In determining whether the UBTI rules apply, a tax-exempt organization must first determine whether the income is from a trade or business. Any activity that is carried on for production of income and possesses the characteristics required to constitute a trade or business within the meaning of Sec. 162 will generally be considered a trade or business under the UBTI rules (Regs. Sec. 1.513-1(b)). The phrase “production of income” is important, as the regulations note that activities entered into with the intention to produce income will still be classified as a trade or business even if they generate a loss. Normally, investment income is not subject to UBTI tax such as interest income, dividends, and payments with respect to securities loans however, such income is taxable if it is derived from debt-financed property. In general, the term “debt-financed property” means any property held to produce income (including gain from its disposition) for which there is an acquisition indebtedness at any time during the tax year (or during the 12-month period before the date of the property’s disposal, if it was disposed of during the tax year). It includes rental real estate, tangible personal property, and corporate stock.
Second, any activity generating business income must be regularly carried on for its income to be considered UBTI. The regulations consider an activity to be regularly carried on if it has frequency and continuity, and is pursued in a manner, similar to comparable activities of nonexempt organizations (Regs. Sec. 1.513-1(c)(1)).
Lastly, to avoid classification as UBTI, the conduct of the trade or business that produces the income must be substantially related (other than the production of funds) to the purposes for which the exemption is granted (Regs. Sec. 1.513-1(d)(1)). An activity is related to the organization’s exempt purpose if it contributes importantly and bears a substantial causal relationship to the achievement of the exempt purpose (Regs. Sec. 1.513-1(d)(2)). UBTI effects tax-exempt organizations such as State colleges and universities, qualified pension, profit-sharing and stock bonus plans under Sec 401, Individual retirement accounts (IRSs) including Roth and SEP IRAs and Charitable remainder trust to name a few. These entities, in general, do not pay income taxes so the idea is to keep tax-exempt entities from competing unfairly with taxable businesses.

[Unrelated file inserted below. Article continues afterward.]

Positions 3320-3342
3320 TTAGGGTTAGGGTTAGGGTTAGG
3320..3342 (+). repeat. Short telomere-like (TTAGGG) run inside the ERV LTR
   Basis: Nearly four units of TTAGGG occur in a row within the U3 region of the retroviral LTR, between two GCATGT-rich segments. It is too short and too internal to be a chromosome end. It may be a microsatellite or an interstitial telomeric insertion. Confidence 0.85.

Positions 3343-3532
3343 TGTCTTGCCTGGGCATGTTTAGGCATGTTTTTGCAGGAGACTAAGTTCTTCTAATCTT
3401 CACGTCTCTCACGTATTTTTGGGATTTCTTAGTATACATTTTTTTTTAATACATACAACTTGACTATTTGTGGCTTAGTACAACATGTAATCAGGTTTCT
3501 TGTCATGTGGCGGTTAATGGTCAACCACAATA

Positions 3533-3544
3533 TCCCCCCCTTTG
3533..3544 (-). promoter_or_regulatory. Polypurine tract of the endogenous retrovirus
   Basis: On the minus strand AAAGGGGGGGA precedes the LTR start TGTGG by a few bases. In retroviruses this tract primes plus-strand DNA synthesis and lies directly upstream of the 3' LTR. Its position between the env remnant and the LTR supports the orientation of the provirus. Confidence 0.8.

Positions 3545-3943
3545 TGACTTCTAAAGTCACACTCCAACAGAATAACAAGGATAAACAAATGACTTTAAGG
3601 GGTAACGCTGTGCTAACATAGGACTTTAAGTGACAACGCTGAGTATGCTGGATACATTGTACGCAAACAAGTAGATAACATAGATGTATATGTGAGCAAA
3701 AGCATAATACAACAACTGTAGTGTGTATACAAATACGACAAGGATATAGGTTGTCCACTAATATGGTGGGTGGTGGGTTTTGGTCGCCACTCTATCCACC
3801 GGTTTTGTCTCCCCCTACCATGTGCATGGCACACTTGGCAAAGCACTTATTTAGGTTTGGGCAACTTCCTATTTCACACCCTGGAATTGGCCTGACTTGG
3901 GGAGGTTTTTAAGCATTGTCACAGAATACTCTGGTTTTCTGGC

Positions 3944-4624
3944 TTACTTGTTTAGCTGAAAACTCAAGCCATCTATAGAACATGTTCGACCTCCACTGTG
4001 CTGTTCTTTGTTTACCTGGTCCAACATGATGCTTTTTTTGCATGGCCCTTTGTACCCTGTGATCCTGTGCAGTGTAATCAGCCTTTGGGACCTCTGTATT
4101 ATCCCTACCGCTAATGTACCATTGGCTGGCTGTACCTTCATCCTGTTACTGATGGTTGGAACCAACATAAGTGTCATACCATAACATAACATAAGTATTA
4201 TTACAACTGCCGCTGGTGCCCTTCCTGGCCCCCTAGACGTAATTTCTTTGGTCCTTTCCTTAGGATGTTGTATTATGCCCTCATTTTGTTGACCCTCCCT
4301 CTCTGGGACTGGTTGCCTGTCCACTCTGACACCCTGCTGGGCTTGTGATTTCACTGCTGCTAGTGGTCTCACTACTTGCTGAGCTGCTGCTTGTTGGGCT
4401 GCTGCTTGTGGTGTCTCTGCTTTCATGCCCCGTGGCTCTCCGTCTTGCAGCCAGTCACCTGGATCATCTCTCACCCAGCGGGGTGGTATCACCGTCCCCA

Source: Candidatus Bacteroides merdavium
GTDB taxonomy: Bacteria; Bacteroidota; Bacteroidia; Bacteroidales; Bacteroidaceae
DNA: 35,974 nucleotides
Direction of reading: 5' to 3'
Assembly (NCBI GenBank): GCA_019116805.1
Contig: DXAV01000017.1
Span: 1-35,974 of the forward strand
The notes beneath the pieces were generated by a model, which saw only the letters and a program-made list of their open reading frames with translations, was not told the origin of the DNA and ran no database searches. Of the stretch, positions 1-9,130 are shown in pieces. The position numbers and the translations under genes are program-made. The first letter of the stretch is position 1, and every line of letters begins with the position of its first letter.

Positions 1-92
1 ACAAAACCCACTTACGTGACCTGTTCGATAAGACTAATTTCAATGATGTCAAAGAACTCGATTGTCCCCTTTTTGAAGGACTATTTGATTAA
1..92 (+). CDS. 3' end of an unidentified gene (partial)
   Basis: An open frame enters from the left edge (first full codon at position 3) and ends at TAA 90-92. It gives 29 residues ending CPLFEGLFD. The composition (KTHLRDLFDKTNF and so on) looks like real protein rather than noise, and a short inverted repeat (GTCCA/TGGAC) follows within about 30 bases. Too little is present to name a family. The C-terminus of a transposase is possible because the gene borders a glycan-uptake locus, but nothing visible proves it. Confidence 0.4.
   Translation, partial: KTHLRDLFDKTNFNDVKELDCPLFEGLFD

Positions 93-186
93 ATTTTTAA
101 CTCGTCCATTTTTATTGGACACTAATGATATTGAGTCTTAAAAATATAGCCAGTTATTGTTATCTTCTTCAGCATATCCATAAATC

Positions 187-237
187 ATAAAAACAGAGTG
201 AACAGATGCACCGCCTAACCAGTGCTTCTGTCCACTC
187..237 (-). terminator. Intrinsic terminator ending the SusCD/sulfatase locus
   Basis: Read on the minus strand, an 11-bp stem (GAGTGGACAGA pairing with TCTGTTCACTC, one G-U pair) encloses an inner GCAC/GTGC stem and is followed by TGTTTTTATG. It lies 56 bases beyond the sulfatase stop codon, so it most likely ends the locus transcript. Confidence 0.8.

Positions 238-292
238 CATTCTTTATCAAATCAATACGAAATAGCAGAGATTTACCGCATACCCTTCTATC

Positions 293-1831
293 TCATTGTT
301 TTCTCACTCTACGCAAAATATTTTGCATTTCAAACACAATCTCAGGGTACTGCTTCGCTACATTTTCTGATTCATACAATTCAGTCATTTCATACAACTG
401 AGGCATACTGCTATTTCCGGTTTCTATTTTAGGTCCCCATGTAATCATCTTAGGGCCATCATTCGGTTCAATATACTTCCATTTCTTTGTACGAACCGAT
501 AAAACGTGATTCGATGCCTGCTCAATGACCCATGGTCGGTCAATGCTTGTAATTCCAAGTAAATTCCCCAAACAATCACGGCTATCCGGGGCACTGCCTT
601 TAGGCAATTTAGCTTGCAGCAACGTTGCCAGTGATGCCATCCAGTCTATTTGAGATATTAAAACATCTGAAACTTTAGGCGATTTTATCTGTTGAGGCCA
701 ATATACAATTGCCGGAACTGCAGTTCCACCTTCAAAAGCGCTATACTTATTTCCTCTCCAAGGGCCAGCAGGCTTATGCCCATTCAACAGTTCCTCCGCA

UBTI create reporting requirement for all pass-through entities. Pass-through entities have to inform their tax-exempt partners/members of any UBTI to enable them to compute their share and pay unrelated business income tax on that income using the regular corporate tax rates filed on Form 990T.
To ensure compliance with U.S. Treasury rules, unless expressly stated otherwise, any U.S. tax advice contained in this communication is not intended or written to be used, and cannot be used, by the recipient for the purpose of avoiding penalties that may be imposed under the Internal Revenue Code.